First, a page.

Posts Tagged ‘U.S. Border’

What surprises Stephen Harper?

Tuesday, November 20th, 2012

The Canadian Broadcasting Corporation reported the other day that Prime Minister Harper was surprised by the strong “protectionist discourse” coming from the United States. This was probably not as surprising to his business audience who had gathered to listen to him at a meeting of the Canadian American Business Council in Ottawa. Mr. Harper told his audience that he and other right-wing Canadians consider protectionist feelings in Canada to be “virtually non-existent.”

While he considers those who opposed the free trade arrangement of the Mulroney government in 1987 to be proved wrong, there are still many who would disagree with that assessment. What we argued for at the time was for “fair trade” and we have lived with less than that for a quarter century.

There is a virtual wall of Buy America policies at the state and municipal level in the United States that precludes Canadian products or services from being allowed to compete and no federal laws seem to matter. And then when you can export to south of the border, the American border crossing will tie you up for days to try to prevent your successful completion of contracts.

And yet, Stephen Harper is surprised at American protectionism! He does not appear aware that Americans were never really interested in free trade. They were interested in Canadian oil and other resources. They were mildly interested in the Canadian market—because it was handy and seemed much like their own.

But if the Americans gave a damn about free trade, they would have done a lot of things very different. For example, they would have resolved the soft-wood lumber business in a few weeks instead of being dragged into litigation to put an end to the problem after years of wrangling. The State of Michigan would have put an end to the foot-dragging about a new bridge between Detroit and Windsor. This is the major artery for trade between the two countries and the Americans treated the obstinacy of the bridge owner as a joke.  As it is, Canada will pay for the new bridge itself—until the Americans figure out what Canada will make in tolls, and demand a share.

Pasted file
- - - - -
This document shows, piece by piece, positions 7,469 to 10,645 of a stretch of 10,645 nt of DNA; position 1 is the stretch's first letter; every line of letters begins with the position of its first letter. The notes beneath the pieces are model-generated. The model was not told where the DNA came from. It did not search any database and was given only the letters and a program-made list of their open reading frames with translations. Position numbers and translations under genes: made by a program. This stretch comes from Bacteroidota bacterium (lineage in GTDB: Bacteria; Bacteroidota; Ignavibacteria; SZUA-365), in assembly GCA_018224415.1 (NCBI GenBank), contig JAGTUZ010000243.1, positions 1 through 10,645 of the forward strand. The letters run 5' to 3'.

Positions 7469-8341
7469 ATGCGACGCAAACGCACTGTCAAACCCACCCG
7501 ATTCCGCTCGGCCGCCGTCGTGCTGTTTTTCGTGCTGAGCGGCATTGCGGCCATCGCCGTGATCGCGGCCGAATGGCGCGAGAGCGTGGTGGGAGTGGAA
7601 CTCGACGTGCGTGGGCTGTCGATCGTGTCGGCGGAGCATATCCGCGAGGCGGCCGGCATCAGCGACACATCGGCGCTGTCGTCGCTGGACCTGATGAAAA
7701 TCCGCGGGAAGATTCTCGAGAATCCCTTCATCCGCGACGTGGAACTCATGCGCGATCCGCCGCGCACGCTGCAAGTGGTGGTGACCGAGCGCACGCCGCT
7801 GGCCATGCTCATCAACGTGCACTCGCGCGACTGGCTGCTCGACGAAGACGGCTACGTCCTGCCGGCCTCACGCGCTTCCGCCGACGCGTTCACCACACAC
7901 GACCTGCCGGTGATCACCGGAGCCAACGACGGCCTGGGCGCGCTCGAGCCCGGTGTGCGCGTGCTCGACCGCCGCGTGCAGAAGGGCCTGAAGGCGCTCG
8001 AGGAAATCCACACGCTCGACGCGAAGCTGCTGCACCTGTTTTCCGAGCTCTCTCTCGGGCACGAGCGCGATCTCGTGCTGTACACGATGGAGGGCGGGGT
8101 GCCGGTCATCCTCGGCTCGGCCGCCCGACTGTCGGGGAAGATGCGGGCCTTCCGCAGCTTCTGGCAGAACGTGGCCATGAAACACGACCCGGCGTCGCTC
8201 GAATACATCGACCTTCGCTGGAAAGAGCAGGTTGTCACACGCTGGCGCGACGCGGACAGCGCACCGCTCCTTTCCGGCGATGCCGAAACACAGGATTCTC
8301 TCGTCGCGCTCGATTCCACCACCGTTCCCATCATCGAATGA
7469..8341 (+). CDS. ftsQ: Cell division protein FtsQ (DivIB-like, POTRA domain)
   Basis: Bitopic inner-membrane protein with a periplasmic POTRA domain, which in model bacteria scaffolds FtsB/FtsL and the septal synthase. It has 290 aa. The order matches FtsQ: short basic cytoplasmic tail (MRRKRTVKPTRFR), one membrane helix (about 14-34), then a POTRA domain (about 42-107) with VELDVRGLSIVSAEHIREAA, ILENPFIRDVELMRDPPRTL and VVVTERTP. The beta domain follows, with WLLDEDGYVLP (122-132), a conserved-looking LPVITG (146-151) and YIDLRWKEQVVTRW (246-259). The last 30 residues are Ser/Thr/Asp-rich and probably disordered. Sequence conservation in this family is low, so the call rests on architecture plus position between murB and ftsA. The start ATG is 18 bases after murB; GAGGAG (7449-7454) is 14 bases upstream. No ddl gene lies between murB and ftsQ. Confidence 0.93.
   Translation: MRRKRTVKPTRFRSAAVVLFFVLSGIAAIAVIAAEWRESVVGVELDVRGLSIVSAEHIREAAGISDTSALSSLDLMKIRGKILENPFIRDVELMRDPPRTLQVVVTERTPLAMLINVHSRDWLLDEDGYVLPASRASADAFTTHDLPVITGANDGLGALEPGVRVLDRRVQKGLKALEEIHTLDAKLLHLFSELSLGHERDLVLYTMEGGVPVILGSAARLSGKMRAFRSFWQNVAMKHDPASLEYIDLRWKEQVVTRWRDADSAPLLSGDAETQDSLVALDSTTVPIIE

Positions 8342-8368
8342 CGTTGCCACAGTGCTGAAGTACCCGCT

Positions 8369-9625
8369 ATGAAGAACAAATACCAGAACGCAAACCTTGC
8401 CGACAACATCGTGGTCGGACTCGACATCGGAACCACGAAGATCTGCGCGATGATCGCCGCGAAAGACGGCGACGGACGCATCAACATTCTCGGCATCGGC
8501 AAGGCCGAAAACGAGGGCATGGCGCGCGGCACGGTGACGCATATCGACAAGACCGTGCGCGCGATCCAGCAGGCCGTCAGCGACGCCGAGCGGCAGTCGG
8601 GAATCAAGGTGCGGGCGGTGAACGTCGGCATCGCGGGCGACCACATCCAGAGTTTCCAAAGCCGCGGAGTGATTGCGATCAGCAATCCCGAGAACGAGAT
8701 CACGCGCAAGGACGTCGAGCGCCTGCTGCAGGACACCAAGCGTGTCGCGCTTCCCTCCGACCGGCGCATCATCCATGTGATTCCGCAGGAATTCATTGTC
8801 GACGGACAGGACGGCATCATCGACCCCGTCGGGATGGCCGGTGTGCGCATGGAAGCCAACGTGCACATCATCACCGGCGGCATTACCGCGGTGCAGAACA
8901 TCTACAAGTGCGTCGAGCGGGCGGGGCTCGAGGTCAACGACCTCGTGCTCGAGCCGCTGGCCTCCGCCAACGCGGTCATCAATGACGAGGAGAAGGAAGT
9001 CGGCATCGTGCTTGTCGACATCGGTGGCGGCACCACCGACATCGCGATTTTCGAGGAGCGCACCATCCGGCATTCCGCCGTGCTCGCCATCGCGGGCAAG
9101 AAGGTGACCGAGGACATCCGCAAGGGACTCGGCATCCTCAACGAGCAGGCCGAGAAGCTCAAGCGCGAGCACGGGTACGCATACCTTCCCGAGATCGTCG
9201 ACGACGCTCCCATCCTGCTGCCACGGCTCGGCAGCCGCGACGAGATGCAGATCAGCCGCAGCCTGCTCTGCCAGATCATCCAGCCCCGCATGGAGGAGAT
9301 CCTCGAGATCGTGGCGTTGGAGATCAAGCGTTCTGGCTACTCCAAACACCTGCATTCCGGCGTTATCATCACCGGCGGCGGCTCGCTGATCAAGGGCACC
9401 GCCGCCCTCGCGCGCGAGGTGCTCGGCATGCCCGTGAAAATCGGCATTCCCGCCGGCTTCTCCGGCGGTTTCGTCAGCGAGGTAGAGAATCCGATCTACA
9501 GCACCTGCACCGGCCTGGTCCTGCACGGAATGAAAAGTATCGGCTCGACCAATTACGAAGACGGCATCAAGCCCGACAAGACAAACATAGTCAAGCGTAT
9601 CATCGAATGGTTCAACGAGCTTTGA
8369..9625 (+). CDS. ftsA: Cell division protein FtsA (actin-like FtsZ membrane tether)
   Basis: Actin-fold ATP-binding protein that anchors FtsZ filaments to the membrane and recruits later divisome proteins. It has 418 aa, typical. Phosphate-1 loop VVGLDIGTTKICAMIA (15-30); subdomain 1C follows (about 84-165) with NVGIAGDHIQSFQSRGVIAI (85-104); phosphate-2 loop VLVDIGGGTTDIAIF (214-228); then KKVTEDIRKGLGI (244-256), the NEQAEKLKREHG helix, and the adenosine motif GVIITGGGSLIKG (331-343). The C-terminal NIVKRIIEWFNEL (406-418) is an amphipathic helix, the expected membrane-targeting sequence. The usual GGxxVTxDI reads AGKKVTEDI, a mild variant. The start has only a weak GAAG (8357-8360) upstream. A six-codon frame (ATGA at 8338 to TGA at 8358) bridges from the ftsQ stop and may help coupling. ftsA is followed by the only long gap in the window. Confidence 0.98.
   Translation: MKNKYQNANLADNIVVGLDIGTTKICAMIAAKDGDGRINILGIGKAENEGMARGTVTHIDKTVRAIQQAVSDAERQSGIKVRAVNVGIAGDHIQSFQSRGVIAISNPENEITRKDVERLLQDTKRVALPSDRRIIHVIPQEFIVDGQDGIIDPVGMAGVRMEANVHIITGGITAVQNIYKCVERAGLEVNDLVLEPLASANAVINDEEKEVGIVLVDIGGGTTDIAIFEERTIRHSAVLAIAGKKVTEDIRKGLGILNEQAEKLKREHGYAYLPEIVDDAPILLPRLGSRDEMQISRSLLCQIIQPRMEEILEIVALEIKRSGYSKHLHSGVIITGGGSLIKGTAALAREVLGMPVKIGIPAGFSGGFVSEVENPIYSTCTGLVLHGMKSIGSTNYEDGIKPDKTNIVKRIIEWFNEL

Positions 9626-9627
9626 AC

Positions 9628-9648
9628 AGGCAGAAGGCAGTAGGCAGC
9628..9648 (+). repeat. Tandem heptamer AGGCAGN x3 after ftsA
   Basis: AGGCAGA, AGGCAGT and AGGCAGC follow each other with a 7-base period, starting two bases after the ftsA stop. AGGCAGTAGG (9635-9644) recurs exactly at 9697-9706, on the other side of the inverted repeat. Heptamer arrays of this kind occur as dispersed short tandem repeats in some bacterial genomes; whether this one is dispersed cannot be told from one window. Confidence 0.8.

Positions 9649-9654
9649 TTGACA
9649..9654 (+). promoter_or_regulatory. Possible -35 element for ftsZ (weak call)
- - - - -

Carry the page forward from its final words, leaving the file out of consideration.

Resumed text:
The Prime Minister reiterated his claim that “Canada’s most important relationship remained the one with the United States.” The only problem is it makes Canadians feel like the least attractive of the many relationships in the world leader’s harem.


Copyright 2012 © Peter Lowry

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Senator Kenny sings Yankee Doodle.

Monday, July 25th, 2011

On June 29, 2009, the entry on this blog was an item entitled: Let’s not praise border bungling. It was about an article Senator Colin Kenny had written for the Toronto Star in support of American’s restricting our mutual border.  “Johnny one-note” Kenny is back at it today.  Similar theme, same support, some grovelling but he does seem to understand that the Americans might not live up to their side of the deal.

What is different is that the Senator does ask plaintively for a more fluid and efficient border.  Regrettably, he believes that Canadians should also pay another $3 billion toward beefing up Canada’s security on our side of the border.  That is very generous of him but he fails to make the case on why we would want to do that.  Paying to keep Americans happy is not high on the agenda of many of us.  Canadians naively think that free trade should be fair trade.

Kenny points out that it used to be—when the Canadian dollar was worth about two-thirds of the U.S. dollar—easy for Canada to attract investors who could enjoy lower production costs and easy access to the U.S. market.  The problem is that with the Canadian dollar now more than its American counterpart, the line-up of trucks crossing the Ambassador Bridge at Detroit does not seem to be any faster moving.